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A (not so good) Way for relistic rust

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  • Member since
    November 2005
A (not so good) Way for relistic rust
Posted by Anonymous on Thursday, August 19, 2004 11:04 PM
this method takes a long time, but works incredibly well... in small quantities

Find an old mouse (comp mouse, not the annoying furry things) and take out the ball. Cut the rubber "sleve" and you are left with a steel "ball bearing." Soak it in water for about 2-3 weeks, it will rust. then toss into a film can or other similar container. Get an old motor and somehow get it belt-driven. plug in moter. wait about an hour, you will get some EXTEMELY fine rust powder. rub where necisary. realistic because it's real rust. Have fun and don't use it if you have a cut in your finger.
  • Member since
    November 2005
Posted by Anonymous on Friday, August 20, 2004 5:04 AM
why not just soak Steel Wool?????
  • Member since
    March 2003
  • From: Maine,USA
Posted by dubix88 on Friday, August 20, 2004 6:13 AM
HEY,
Im confused about the motor part, you lost me there. But does sound like a good way to get realistic rust.

Randy
THATS MY VOTE "If a woman has to choose between catching a fly ball and saving infant's life, she will choose to save the infant's life without even considering if there is a man on base." -Dave Barry In the words of the great Larry the Cable Guy, "GIT-R-DONE!!!"
  • Member since
    November 2005
Posted by Anonymous on Friday, August 20, 2004 7:55 AM
i think he's going the rock tumbler kinda thing!!!
  • Member since
    February 2003
  • From: A Spartan in the Wolverine State
Posted by rjkplasticmod on Friday, August 20, 2004 10:32 AM
Or, you could use a product like Rust-All & avoid the mess & adhesion issues.

Regards, Rick
RICK At My Age, I've Seen It All, Done It All, But I Don't Remember It All...
  • Member since
    March 2003
  • From: Maine,USA
Posted by dubix88 on Friday, August 20, 2004 11:17 AM
HEY,
Taht reminds me, ive heard of just taking like a rust colored paint and adding just a bit of talcum powder or something like it. Not sure if it actually works, but im planning on trying it sometime soon.

Randy
THATS MY VOTE "If a woman has to choose between catching a fly ball and saving infant's life, she will choose to save the infant's life without even considering if there is a man on base." -Dave Barry In the words of the great Larry the Cable Guy, "GIT-R-DONE!!!"
  • Member since
    November 2005
Posted by Anonymous on Friday, August 20, 2004 11:37 AM
This is real rust. If you screw up, you can just wash it away.

for the motor part, attempt to build a stand with something (sheetmetal, lego's, etc) and then use a rubber band or something to connect the canister to the drive shaft of the motor.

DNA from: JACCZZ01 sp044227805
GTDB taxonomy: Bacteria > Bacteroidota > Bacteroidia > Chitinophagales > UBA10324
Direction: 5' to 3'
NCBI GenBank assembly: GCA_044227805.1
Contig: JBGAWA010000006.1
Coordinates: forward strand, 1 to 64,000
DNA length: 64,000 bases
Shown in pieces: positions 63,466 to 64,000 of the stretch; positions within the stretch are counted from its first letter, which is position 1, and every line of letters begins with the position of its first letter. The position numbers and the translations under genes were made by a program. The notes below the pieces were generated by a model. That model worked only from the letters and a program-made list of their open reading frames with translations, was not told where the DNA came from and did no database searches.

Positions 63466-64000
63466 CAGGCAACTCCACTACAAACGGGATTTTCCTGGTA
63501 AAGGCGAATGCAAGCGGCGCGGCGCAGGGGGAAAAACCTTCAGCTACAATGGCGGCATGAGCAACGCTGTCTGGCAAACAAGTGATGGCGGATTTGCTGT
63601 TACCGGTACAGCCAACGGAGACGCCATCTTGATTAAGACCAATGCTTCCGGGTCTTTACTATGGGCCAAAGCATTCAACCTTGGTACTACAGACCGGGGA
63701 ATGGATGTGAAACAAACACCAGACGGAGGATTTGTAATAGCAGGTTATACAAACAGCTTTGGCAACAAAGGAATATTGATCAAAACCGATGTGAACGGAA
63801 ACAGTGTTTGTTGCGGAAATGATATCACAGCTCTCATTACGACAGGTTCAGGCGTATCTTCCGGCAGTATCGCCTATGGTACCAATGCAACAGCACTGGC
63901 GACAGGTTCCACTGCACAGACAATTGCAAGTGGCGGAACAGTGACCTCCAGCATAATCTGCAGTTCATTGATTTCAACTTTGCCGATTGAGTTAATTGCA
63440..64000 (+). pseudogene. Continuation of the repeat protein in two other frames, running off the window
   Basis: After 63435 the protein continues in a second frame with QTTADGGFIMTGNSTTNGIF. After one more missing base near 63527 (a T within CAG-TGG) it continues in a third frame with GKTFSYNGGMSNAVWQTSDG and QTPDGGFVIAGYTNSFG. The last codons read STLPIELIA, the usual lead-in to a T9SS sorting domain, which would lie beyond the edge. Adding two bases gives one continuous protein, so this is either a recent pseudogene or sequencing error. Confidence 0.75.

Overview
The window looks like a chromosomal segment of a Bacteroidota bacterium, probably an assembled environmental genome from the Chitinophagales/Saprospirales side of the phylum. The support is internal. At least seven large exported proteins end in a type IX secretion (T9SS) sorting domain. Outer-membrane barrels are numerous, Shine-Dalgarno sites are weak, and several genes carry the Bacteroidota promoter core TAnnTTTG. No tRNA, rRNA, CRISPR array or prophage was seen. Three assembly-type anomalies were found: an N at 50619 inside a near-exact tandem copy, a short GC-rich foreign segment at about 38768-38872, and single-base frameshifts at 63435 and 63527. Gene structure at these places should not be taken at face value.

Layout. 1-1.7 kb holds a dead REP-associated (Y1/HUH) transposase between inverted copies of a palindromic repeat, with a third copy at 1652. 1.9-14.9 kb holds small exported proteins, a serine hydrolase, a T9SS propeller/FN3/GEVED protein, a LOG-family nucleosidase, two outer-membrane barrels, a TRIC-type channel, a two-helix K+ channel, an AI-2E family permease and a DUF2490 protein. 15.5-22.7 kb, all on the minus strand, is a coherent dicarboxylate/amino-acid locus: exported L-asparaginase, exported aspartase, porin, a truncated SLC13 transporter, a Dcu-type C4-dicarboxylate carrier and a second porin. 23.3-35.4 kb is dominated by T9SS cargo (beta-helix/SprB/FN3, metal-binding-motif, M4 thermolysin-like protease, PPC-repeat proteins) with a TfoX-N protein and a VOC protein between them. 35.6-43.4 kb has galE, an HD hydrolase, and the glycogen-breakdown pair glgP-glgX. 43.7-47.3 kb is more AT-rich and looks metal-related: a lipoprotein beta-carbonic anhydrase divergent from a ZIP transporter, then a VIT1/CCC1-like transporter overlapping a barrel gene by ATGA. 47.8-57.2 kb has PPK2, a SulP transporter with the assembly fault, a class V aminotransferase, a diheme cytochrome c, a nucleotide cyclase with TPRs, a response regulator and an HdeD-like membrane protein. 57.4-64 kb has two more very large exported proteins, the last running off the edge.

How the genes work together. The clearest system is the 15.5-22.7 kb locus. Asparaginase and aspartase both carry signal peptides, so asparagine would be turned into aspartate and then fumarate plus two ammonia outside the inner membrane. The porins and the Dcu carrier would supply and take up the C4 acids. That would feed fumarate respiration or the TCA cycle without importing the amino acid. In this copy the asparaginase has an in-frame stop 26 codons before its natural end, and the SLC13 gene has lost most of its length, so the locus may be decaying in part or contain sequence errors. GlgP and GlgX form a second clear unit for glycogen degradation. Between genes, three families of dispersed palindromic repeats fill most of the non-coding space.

• Member since
    November 2005
Posted by Anonymous on Friday, August 20, 2004 12:07 PM
QUOTE: Originally posted by dubix88

HEY,
Taht reminds me, ive heard of just taking like a rust colored paint and adding just a bit of talcum powder or something like it. Not sure if it actually works, but im planning on trying it sometime soon.

Randy

......i agree with dubix but, on a artist's little pallet where it'd be easier to control the mix of talcum : paint.........
didn't Polly-S & another mfg. produced grime, mud, rust, oily.......etc ?
  • Member since
    March 2003
  • From: Maine,USA
Posted by dubix88 on Friday, August 20, 2004 3:08 PM
HEY,
Ty for agreeing, and i think polly-scale did make something, but i dont know.

Randy
THATS MY VOTE "If a woman has to choose between catching a fly ball and saving infant's life, she will choose to save the infant's life without even considering if there is a man on base." -Dave Barry In the words of the great Larry the Cable Guy, "GIT-R-DONE!!!"
  • Member since
    November 2005
Posted by Anonymous on Friday, August 20, 2004 3:53 PM
The finer the rust powder, the better it works. Good tip on the "tumbler" method.

If you want to really know how to produce rust weathering talk to a model railroader. They generally know a hundred different ways to produce rust weathering in every concievable "shade" of rust out there. Brand new rust (bright orange) is alot different than old rust (burnt sienna).

Check out my own real rust article

Fe2O3 never sleeps!
  • Member since
    November 2005
Posted by Anonymous on Friday, August 20, 2004 4:26 PM
I have used poly scale rust. its great for making iron laden mud.... It works better if you got like a (nice to mix in red, and a nice a "caboose color orange" to also mix in)it makes it bright...

Real Rust.... Real Rust, where have i heard that name before??? Black Eye [B)] Ohh yeh in Scale Model Railroading...... Polly Scale again... Black Eye [B)]

Big Smile [:D]Big Smile [:D]Big Smile [:D]
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